Tapan Patel of BST Sayona in an earlier interaction with PrintWeek India on the subject of mergers and acquisition said, “Although Indian label industry is at a nascent stage of growth but with the FDI regulations getting a nod, by 2014 the label industry in India will witness a huge upswing. This would be time when majority of European label manufacturing companies will focus on Indian label convertors.”
“Several blue chip companies from Europe and Americas would be coming in looking for a smaller yet quality Indian partner; especially those who cater to the niche market. The companies opting for such mergers and acquisitions would benefit not only in broadening its base, but also getting ten times their existing value of the company,” he adds.
But are there pit and falls one should be wary of when faced with such options? “Definitely,” says Nitin Arora, partner and director, Corporate Catalyst India (CCI). In the recent Janus-Edelmann deal, CCI was the consultant for Janus.  “Like for any M&A deal, irrespective of the sector, strong fundamentals and growth trends in the historical period are very important. Unless it’s purely an asset deal, there will be more traction for companies which are profitable and have a strong revenue base. A clear business plan with identified growth drivers need to be in place while discussing an M&A transaction. Transactions where the Indian promoter is looking to invest the money to modernise the machines are more likely to go through as against where he is looking to cash out. While mid-size family-owned printing packaging business is not expected to be highly organised, a reasonable level of professional management and accounting compliance is highly desirable when dealing with international strategic investor.”
Albeit, volume of activity saw a downward trajectory compared to last year, experts believe that the M&A appetite of the packaging, printing and labelling segments to pick up in the coming years. After a short period of fragile confidence owing to the economic volatility and macroeconomic decision of the present government, the industry has slowly started giving concrete signs of picking up pace in this sphere. 


CEO Speak: Abhay Gupte, CEO, Manipal Technologies
Ramu Ramanathan (RR): Kudos on the merger. What are the shareholding pattern
and transaction details of the merger with Utility?
Abhay Gupta (AG): On 9 December, 2013, we have announced the beginning of the merger procedure of packaging business of Manipal Technologies Ltd (MTL), with Utility Printpack, India's leading packaging solution providers. We are excited about this opportunity to expand our capabilities and client reach.

RR: What will the new entity be called?
AG: The new combined entity will be called Manipal Utility Packaging
Solutions Pvt Ltd (MUPL) and will have manufacturing operations in Manipal, Ahmedabad and Chennai.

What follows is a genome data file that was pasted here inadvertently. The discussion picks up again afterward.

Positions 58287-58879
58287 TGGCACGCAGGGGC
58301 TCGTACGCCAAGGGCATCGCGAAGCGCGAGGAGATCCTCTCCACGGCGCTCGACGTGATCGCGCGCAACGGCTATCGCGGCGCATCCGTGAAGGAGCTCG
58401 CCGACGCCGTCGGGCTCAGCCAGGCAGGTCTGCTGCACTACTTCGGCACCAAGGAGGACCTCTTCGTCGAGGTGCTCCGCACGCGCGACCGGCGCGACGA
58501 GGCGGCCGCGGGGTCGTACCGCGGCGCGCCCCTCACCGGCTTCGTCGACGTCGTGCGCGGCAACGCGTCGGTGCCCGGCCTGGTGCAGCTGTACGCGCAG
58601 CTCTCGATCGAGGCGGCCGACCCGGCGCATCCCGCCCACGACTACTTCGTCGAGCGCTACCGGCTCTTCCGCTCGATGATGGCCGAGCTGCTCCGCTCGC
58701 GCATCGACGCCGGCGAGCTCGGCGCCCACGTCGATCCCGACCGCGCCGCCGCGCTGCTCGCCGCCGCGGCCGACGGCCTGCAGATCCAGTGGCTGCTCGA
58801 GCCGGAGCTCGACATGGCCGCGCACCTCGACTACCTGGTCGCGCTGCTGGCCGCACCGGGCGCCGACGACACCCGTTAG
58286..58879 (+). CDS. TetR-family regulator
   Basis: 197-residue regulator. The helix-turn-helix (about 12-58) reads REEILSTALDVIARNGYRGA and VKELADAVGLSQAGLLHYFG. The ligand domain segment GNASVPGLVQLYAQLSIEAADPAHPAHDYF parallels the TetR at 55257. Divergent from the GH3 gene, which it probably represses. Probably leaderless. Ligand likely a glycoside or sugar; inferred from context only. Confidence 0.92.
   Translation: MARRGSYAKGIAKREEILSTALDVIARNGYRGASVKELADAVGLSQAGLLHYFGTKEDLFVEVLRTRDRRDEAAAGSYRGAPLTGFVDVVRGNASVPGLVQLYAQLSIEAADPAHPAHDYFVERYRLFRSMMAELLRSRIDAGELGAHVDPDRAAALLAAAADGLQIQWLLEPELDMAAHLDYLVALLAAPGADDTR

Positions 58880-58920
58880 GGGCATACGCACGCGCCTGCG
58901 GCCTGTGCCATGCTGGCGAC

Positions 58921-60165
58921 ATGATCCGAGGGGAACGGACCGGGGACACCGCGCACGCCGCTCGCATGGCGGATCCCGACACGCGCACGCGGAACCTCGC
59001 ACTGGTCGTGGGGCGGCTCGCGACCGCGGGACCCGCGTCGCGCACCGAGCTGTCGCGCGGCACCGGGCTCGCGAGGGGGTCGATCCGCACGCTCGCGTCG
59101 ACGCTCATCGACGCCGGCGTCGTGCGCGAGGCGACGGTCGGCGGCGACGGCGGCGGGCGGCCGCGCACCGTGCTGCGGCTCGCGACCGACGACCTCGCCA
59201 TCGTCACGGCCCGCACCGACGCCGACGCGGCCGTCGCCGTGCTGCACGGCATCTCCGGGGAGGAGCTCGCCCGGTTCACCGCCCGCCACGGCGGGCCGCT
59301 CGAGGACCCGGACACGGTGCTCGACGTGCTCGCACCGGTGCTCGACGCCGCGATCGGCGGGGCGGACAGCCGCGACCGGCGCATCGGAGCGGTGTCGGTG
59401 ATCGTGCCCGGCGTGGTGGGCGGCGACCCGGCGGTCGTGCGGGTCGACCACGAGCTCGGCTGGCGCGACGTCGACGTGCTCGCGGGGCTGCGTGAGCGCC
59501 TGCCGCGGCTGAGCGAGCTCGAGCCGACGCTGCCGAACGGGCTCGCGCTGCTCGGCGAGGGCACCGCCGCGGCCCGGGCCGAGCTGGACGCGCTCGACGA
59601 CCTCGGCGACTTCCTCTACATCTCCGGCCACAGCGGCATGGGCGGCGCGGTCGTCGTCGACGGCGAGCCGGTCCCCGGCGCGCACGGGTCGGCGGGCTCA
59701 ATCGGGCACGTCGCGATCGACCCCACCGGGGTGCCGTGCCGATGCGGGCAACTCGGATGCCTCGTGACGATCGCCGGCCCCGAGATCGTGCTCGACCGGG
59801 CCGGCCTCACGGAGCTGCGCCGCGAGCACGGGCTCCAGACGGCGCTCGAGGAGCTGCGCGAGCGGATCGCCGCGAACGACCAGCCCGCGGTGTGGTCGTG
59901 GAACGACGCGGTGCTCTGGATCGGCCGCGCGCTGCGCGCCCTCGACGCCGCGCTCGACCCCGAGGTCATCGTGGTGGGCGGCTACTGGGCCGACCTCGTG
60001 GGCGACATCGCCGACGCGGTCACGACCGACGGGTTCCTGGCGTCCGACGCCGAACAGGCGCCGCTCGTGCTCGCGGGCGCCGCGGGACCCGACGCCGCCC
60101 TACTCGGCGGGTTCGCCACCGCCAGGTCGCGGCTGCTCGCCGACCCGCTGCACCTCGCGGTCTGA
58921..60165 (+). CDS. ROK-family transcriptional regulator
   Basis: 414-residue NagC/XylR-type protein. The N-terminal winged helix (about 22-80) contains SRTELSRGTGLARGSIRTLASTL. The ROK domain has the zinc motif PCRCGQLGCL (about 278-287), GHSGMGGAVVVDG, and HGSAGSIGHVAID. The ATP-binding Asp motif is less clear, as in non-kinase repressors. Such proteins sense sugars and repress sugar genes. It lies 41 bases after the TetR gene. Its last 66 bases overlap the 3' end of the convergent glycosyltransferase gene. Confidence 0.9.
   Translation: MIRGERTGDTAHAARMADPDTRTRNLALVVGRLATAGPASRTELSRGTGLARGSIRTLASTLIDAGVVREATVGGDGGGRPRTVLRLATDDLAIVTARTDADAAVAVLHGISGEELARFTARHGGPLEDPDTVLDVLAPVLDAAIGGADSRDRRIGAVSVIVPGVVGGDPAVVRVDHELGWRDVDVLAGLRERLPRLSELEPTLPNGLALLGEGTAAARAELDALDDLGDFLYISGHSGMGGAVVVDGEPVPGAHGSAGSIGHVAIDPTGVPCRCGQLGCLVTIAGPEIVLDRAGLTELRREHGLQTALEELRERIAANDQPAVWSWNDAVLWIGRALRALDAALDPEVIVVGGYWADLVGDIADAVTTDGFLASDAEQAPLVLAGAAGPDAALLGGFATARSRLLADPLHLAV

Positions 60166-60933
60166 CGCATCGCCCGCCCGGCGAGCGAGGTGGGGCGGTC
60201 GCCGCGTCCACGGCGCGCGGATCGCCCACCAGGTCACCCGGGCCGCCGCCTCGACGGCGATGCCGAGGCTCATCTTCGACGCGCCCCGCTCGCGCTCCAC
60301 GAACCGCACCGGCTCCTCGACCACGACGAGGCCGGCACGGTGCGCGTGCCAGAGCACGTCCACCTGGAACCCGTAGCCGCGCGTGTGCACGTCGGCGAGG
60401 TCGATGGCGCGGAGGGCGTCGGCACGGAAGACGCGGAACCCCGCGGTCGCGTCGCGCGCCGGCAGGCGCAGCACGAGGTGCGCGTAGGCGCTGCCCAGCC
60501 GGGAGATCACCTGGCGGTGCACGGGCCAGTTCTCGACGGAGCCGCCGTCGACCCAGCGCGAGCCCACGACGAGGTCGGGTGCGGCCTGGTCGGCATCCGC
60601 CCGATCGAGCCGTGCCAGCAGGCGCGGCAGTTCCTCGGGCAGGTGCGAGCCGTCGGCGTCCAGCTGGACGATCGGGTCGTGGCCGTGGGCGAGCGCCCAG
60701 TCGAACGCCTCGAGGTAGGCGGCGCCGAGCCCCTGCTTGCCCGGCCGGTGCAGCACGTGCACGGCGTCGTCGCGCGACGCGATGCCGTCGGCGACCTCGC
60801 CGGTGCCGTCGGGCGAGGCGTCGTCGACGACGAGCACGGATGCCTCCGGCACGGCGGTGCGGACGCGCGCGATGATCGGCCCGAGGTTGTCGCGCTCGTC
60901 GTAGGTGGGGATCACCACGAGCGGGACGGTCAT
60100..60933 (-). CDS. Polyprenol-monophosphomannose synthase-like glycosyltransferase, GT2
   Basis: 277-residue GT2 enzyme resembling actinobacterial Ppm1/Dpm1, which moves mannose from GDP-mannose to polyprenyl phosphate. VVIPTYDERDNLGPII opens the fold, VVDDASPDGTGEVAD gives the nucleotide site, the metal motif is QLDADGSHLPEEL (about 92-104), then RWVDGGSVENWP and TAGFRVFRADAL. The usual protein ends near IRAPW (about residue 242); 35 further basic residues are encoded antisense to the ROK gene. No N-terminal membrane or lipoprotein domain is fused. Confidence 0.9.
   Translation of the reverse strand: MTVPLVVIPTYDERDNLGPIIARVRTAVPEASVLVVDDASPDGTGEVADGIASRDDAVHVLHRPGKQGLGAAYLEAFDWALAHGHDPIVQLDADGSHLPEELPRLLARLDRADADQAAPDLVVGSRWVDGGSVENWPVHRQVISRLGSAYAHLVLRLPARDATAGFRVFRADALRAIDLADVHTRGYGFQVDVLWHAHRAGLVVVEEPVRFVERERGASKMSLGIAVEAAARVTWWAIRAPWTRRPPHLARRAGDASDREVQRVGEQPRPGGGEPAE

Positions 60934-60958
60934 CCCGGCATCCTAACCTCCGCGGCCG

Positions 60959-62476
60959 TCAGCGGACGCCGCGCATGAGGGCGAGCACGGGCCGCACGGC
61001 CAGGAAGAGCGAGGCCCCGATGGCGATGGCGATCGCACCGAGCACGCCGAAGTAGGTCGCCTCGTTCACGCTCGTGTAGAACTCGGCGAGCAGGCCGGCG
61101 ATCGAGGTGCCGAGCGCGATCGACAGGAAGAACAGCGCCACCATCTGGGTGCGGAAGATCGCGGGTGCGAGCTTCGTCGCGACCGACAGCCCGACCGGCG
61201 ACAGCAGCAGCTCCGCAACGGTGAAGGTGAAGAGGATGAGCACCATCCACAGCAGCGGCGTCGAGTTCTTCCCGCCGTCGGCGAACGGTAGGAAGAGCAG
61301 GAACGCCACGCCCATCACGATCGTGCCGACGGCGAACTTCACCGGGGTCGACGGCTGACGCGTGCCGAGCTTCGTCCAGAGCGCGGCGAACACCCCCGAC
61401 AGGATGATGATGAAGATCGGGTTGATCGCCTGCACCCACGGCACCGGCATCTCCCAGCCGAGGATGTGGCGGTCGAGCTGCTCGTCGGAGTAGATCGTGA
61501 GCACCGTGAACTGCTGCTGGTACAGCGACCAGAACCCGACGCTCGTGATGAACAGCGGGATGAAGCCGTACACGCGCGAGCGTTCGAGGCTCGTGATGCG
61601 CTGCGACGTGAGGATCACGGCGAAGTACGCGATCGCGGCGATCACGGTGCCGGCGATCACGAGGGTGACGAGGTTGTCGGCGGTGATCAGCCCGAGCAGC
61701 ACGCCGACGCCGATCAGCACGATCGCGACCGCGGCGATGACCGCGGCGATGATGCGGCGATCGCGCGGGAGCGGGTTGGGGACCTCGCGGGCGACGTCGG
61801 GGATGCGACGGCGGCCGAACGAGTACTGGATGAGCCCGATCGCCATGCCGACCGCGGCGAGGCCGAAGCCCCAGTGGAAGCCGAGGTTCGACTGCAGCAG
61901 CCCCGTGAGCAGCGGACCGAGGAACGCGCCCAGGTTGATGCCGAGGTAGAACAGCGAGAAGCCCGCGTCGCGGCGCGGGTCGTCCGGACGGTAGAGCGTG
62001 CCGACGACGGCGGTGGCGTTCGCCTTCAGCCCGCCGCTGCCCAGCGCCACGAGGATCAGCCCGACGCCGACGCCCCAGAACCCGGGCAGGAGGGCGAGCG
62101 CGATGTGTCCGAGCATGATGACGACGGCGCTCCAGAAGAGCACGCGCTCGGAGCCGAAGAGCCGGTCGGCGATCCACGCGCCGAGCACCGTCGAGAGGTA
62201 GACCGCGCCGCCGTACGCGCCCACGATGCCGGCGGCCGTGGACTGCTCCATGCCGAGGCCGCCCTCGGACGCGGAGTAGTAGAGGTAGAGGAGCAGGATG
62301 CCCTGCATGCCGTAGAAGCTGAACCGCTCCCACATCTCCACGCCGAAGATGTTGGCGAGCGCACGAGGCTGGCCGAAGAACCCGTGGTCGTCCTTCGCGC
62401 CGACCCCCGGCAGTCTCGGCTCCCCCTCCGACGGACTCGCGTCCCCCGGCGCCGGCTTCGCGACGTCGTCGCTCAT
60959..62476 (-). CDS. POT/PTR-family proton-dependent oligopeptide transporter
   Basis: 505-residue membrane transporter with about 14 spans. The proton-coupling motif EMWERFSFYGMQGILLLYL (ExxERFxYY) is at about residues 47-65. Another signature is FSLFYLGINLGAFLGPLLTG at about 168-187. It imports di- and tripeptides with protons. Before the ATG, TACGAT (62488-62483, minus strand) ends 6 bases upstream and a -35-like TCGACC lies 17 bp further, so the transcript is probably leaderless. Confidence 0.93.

RR: How many tonnes will MLT be able to convert due to the merger?
AG: We will not be able to share the details now.

RR: Will there be a boost to the manufacturing operations in terms of investments in the units in Manipal, Ahmedabad and Chennai?
AG: We have the capacity to grow at all the three locations. Our investments are based on our clients needs for innovative products and solutions. And hence our investment decisions will be driven by value that we could create from these locations.

RR: What happens to MLT's activity in Kenya and Nigeria. For instance, Africa is a big market for you. And your group does labels and packaging in terms of flower sleeve, gravure, flexible packaging. What happens now?
AG: The packaging solutions business is one of our high-growth businesses for the future and we continue to work on building a business in emerging markets in Asia, Africa and Middle East. The partnership with Utility Printpack provides us excellent capabilities to accelerate our growth. Our activities in Kenya and Nigeria are important for our business and we continue to remain focused on those markets.

RR: In Dubai you have a brand of your advertising business which is a Rs 100-cr firm. Will Utility's client base in Middle East be an advantage in this territory?
AG: The partnership with Utility Printpack is an important step for us as it provides excellent capabilities to complement our other businesses in different geographies.

RR: What sort of growth prospects do you envisage in the domestic and export packaging business?
AG: With presence in 40 countries, the combined entity has much further reach as well as excellent capabilities and strong network of clients.

RR: Gautham Pai had set a target for Rs 500-cr in 2013 and he intended to reach Rs 600-cr in 2014? Is this achievable?
AG: Our clients continue to drive us to deliver to the best of our
capabilities. We are working with them to bring higher value and solutions to their businesses and customers. My team is working very hard to achieve our business targets for the financial year.

RR: The plan is to reach Rs 2,000-cr in the next five years. Will it include products and service solutions in flexible packaging and plastics?
 AG: Yes. This is based on the current business environment and expectations from our clients, we are focused on our growth over next five years.


Industry Comment
S Chand,
Himanshu Gupta

Instead of stating that M&A is the only way ahead for the industry to
diversify, I would say they are a viable growth option. In the next
three-four years or so, we plan to acquire two more companies.

Edelmann India,
Munish Aggarwal

It is important to find a partner who understands your business principles. Most  international companies interested in mergers want to acquire the majority stake and nothing less.Therefore plan.

Manjushree Technopack,
Vimal Kedia

The M&A and private equity transactions will help the industry participants to take advantage of the growing demand in the FMCG as well as other growing segments.